When one thinks of trusts it’s typically as an instrument that protects the assets of minors where they receive an inheritance but do not have the capacity to administer it. However, there a many different types and uses of trusts, which may serve a similar or different purpose to that of a testamentary trust. This article will identify the different types of trusts and delve into the purpose of a trust for a business.
The purpose of a trust is usually to hold assets for the benefit of certain persons or entities being the beneficiaries or the business for which the trust is created. Holding of assets in a trust creates a certain level of protection for the assets in circumstances where the beneficiary or trustee thereof may become insolvent. This is because a trust is seen as a separate legal entity and assets found therein may not be attached where the beneficiary or trustee of a trust finds themselves insolvent.
When looking at a trust one must be aware that there are three main parties to a trust. The first being the founder, the second the trustees, and finally the beneficiaries. The founder being the one which created the trust. The trustees being the ones who control and administer the assets in the trust. The beneficiaries being the ones to whom the benefits of the assets in the trust accrue to. It may be possible for more than one role to be held by a single individual. However, it should be noted that where a trading trust or family trust consists of persons holding multiple positions, being the founder, trustee, and beneficiaries, this is seen as an irregularity. The trust may then be seen as a sham and would no longer be legally enforceable, thus the protections afforded to the assets put into the trust would no longer stand. In the case of Land and Agricultural Bank of South Africa v Parker the court found that trusts are created to protect the weak, being the beneficiaries. Thus, a trustee accepts the responsibility of safeguarding the assets on behalf of the beneficiaries.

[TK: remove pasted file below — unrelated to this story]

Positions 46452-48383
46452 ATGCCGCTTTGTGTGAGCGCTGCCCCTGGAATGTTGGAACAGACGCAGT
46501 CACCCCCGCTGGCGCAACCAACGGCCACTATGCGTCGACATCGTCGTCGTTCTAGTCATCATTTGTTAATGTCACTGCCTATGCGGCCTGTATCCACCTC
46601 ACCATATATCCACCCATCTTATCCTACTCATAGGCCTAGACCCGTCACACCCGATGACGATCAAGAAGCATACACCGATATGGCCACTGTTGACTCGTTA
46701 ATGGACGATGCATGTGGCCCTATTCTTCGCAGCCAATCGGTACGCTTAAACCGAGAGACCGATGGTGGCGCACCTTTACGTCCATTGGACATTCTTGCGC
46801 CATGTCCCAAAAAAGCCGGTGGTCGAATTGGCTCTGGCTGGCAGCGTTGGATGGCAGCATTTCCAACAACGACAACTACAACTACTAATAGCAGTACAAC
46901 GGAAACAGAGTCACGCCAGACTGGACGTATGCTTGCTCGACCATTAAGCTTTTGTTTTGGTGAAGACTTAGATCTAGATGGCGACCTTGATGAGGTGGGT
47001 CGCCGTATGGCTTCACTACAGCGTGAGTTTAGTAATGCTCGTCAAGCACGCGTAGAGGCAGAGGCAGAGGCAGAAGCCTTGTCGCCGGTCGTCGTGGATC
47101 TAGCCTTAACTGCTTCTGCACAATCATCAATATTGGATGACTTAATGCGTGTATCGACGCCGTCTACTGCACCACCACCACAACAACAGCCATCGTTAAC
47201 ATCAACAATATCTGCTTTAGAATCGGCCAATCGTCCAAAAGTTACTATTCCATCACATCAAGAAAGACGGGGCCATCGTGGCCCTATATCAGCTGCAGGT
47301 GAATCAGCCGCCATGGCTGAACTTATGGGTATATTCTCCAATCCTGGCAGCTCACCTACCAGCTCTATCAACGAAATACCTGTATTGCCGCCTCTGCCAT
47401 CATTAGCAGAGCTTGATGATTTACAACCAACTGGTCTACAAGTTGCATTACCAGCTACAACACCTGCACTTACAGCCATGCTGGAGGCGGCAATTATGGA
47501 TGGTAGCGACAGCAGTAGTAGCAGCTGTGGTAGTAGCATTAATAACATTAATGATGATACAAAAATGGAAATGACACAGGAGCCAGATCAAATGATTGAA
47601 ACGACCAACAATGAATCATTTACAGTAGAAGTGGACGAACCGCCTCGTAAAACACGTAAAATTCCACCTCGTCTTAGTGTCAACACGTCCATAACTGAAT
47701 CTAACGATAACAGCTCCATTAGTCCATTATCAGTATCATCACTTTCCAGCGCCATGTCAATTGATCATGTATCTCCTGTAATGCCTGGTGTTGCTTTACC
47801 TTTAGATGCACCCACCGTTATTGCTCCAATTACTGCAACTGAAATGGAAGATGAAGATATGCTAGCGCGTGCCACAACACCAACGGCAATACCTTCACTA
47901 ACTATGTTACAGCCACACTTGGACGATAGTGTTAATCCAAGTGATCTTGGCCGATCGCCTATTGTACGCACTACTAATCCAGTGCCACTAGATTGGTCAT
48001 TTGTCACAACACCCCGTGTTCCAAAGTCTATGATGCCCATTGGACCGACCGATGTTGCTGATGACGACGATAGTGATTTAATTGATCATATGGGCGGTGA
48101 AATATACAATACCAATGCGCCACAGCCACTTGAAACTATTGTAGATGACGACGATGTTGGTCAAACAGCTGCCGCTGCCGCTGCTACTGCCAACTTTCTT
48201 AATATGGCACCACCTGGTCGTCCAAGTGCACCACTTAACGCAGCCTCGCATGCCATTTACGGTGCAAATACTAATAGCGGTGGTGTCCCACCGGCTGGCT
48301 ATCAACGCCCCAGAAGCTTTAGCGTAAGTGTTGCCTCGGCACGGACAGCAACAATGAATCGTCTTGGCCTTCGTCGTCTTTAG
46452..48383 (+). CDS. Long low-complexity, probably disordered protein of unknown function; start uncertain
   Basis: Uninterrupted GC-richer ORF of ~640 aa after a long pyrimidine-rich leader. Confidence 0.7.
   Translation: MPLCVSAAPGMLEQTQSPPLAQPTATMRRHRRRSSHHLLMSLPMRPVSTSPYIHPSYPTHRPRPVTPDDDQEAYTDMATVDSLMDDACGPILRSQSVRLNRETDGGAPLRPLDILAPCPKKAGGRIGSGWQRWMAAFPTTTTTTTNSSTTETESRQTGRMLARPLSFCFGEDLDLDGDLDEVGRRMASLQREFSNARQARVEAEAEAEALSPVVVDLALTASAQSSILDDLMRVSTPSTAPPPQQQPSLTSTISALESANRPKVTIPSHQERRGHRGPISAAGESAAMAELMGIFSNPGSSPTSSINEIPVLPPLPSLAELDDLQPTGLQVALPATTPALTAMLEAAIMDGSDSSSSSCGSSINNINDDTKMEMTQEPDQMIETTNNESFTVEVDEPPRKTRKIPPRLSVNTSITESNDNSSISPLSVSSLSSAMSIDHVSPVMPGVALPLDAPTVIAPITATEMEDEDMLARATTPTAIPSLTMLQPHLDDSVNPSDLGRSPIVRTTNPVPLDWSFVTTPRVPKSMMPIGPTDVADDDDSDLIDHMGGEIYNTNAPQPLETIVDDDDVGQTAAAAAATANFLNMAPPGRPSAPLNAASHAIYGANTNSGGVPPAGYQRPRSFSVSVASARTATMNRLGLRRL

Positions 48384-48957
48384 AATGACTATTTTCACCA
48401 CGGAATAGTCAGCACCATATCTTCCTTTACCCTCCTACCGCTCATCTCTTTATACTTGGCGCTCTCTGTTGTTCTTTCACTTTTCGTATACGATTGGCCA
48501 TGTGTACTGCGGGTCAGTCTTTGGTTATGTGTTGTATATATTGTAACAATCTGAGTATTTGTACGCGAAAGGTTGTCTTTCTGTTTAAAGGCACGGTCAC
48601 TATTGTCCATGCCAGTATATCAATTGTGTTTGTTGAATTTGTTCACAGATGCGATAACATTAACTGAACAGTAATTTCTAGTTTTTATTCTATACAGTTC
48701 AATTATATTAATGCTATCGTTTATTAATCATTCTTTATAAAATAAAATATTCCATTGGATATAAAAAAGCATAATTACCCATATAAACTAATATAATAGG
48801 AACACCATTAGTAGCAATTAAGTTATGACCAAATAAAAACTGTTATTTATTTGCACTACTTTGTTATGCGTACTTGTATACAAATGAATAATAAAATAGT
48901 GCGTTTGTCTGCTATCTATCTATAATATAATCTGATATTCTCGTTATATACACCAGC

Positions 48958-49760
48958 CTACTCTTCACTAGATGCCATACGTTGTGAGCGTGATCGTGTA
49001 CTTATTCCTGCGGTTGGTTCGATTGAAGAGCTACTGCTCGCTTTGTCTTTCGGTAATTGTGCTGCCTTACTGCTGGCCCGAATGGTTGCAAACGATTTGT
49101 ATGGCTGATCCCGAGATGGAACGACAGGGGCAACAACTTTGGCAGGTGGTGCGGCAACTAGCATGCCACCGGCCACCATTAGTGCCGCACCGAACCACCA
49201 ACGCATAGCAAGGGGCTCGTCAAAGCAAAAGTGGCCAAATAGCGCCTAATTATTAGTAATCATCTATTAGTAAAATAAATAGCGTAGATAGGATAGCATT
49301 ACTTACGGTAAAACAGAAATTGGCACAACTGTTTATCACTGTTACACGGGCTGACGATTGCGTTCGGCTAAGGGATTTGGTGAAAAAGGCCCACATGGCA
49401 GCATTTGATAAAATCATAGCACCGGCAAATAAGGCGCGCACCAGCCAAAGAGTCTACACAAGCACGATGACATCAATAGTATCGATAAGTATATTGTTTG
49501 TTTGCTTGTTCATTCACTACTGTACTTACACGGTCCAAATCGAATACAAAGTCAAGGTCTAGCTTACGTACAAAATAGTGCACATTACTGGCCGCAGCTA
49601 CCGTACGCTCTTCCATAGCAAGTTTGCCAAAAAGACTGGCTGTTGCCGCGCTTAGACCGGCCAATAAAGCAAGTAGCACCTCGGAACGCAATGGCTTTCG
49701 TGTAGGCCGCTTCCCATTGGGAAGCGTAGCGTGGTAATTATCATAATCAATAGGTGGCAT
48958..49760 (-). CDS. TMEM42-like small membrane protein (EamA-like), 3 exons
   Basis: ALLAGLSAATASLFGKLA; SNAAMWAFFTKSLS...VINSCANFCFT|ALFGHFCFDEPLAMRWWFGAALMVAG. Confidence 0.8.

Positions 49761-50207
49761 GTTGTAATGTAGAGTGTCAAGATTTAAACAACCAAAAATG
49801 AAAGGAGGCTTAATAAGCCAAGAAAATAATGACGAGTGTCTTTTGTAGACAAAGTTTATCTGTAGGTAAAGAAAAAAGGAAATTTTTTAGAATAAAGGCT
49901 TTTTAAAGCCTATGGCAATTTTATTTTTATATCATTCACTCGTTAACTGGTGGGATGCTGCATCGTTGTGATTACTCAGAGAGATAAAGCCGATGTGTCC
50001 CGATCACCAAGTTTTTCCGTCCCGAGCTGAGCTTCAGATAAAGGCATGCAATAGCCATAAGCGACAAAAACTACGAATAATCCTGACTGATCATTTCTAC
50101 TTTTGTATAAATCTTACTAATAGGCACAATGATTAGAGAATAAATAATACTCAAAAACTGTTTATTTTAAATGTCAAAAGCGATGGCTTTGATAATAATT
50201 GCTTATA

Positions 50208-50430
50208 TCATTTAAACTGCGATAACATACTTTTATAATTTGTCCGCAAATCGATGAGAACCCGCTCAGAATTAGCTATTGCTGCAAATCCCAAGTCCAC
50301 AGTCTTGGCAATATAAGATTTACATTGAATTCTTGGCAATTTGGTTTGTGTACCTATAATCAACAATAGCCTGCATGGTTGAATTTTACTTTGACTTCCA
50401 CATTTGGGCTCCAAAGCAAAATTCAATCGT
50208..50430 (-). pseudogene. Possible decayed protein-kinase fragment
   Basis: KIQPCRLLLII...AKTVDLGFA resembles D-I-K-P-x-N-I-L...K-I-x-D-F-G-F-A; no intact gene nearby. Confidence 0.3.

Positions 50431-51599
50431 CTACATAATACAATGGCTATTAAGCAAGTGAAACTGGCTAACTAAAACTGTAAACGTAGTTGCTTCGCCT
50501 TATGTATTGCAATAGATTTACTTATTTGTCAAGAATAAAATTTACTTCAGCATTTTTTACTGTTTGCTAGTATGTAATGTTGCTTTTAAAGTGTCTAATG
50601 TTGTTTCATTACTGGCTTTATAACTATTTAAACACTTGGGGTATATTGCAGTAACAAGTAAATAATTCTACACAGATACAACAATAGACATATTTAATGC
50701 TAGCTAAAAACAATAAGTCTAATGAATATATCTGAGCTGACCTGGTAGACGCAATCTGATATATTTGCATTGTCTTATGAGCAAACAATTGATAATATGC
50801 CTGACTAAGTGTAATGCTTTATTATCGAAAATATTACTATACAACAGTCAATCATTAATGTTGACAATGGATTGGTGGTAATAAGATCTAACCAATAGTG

There are two main types of trusts, an ordinary trust, and a bewind trust. An ordinary trust is one in which ownership and control of the trust are in the hands of the trustees. A bewind trust is where the beneficiaries of a trust have the ownership of the assets, but such assets are under the control of the trustees. A business trust is merely an ordinary trust which serves to protect the assets of a company and allow it to trade. A business trust allows for the trustee to have the power to trade with the assets placed in the trust. It also allows for the beneficiaries to have the right to sell their interest. These two factors separate business trusts from all other trusts as ordinarily, a trustee may not expose trust assets to fiduciary risks.
Should you have any further queries or require assistance with any commercial-related matters contact us and we will gladly assist.